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How SVG Media Turned Into A Digital Marketing Conglomerate Leveraging The Art Of Acquisitions

How SVG Media Turned Into A Digital Marketing Conglomerate Leveraging The Art Of Acquisitions

SVG Media Has Seamlessly Grown Through Acquistions To Reach 100 Mn+ Viewers

“In M&A, A (acquisitions) is the easy part. Though all the hype and media attention is around the Acquisition, the difficult part is the Merger,” begins Harish Bahl, co-founder, SVG Media and Smile Group. Harish’s venture, SVG Media, an Indian digital marketing firm was recently sold in an all cash deal worth an estimated $110 Mn-$130 Mn to Dentsu Aegis Network (DAN), a global digital marketing major headquartered in London, UK.

However, for Smile Group founders Harish and Manish Vij, executing M&As is the well-versed territory. Because that’s how SVG Media, which was founded in 2006, grew to be the behemoth it became – assimilating brands seamlessly to reach an audience of 100 Mn+ unique viewers in India.

SVG Media has four business units:

  • DGM – focussed on banking, financial service and ecommerce clients which it acquired in 2010.
  • A mobile-focussed advertising platform SeventyNine acquired in 2014 along with digital agency Networkplay.
  • Komli Media which focuses on premium digital marketing through Facebook and Twitter acquired in 2015.
  • AdTech platform Tyroo.

With this deal, Manish and Harish have sold DGM, Komli and SeventyNine to Dentsu but retained Tyroo. Dentsu will take control of about 280 specialists housed in the three units based out of Gurugram. Post the acquisition, the Smile Group will focus on growing Tyroo and continue to participate in more such acquisitions.

Harish and Manish’s journey is most interesting from one aspect – when most organisations struggle with integrating their acquisitions into the core business, these two have made a business out of acquiring businesses, successfully merging them and turning digital media business that spend high and scale fast, profitable and ready for a sale. This marks the second successful exit by them in the digital media space, after having sold ad firm Quasar Media to WPP Digital in 2007.

And, just like their previous exit, this exit too has generated wealth, not just for the promoters, but also for senior executives with around 12-15 senior SVG Media executives becoming millionaires!

So what makes them a pro at making cultural integrations work? In a detailed conversation with Inc42, the duo reveals their secret sauce of acquisitions, merging them, and grooming them up for a sale.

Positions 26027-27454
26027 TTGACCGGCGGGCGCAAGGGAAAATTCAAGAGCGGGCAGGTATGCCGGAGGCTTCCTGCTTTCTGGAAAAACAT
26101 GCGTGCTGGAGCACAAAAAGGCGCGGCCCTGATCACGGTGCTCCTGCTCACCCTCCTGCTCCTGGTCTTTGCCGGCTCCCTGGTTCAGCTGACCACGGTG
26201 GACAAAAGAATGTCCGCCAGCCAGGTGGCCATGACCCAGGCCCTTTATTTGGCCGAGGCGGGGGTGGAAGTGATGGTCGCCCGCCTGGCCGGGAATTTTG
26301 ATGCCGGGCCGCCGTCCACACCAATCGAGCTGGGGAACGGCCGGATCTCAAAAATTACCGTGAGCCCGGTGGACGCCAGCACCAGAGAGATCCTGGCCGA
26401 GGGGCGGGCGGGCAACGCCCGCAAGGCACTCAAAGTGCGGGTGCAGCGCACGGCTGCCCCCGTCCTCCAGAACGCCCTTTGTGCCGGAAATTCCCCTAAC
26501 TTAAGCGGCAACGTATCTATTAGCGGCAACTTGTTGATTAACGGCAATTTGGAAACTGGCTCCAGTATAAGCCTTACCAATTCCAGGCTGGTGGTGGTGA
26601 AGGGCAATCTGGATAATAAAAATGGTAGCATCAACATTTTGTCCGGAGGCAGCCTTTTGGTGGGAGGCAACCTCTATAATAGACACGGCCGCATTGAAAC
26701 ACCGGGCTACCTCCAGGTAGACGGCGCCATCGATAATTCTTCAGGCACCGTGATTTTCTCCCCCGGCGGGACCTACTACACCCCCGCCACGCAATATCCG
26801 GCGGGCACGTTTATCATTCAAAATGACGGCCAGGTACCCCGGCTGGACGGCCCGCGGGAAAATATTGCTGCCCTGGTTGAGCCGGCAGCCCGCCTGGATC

SVG Media: Building A Dominant Position In India

The primary business objective behind the many acquisitions by SVG has been to build and acquire a dominant position in the digital marketing space in India. To further this, the company chose an approach that was a combination of organic growth and acquisitions.

Coupled with that, the second-most important objective Harish and Manish followed was acquisitions of only those companies which had a great team at the helm.

Harish explains, “We always looked at a combination of a strong leadership team and a differentiated capability. So, for instance, the Komli acquisition brought us the capability for the social side of the business. While SeventyNine strengthened our mobile performance marketing capabilities. It was a combination of leadership and capability verticals which allows us to address the higher share of wallet and service bigger needs for our advertisers.”

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Another important aspect these acquisitions followed was having similar shared values in an individual culture. The acquisitions followed a standard template – for instance, all the CEOs of the respective businesses were reporting to Vij and then the Board. They had a common technology pool, common finance, common HR.

All this was done to ensure there is no leadership confusion or wastage of resources for functions that did not need to be built separately. But beyond that everyone had a fully autonomous structure and everyone was maintaining their own culture.

Says Harish, “Everyone had commonly shared values yet they had their own culture of how they want to build the business. Also, all the leadership was still fully incentivised on one common equity pool which was SVG’s. So the secret sauce was that we were able to create this triangle of a common leadership, commonly shared resources, clubbed with an autonomous culture.”

The common equity pool ensured that, at the larger level, everyone’s interest was aligned. So effectively, everyone was a shareholder in SVG and not in the respective businesses. This, in turn, created an alignment in the team at the top, leading to better cultural integration.